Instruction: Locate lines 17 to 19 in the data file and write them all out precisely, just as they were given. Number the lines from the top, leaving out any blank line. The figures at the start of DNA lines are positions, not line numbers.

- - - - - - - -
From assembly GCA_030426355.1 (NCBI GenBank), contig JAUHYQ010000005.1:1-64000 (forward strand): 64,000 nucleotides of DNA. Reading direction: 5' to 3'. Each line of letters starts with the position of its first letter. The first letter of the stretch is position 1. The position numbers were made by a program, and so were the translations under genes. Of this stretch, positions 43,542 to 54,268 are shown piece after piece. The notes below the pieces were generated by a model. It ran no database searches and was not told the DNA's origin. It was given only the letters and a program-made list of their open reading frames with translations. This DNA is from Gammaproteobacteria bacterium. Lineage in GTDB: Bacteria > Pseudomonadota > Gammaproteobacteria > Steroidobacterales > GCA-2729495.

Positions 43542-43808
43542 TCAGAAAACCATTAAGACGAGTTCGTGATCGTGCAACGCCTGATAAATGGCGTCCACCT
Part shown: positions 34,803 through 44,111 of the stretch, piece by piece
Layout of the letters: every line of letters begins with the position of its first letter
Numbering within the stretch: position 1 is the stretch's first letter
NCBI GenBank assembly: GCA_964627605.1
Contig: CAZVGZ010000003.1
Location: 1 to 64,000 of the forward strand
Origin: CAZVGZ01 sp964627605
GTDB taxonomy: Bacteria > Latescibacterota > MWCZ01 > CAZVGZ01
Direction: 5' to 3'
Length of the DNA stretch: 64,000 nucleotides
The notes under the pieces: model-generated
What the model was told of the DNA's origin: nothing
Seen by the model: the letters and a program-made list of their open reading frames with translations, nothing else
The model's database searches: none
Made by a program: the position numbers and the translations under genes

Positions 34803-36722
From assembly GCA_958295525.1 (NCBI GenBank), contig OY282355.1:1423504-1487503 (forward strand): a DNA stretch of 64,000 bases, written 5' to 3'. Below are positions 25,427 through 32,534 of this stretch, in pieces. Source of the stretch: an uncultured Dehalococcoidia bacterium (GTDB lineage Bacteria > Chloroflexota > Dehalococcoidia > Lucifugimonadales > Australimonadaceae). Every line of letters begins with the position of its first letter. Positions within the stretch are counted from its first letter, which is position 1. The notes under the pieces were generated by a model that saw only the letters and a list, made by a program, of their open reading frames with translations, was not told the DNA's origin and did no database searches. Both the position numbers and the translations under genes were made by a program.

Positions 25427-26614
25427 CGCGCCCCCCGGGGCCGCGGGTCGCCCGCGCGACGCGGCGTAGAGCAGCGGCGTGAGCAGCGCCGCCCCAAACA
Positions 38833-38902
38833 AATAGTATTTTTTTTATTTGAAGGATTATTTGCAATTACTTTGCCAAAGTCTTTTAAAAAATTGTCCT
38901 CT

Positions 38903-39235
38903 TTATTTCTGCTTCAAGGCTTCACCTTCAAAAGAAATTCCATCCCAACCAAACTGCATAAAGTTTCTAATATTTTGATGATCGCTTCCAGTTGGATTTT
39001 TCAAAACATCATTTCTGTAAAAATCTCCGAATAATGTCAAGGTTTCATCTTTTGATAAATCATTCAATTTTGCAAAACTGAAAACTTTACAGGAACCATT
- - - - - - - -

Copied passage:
The model's database searches: none
Made by a program: the position numbers and the translations under genes

Positions 34803-36722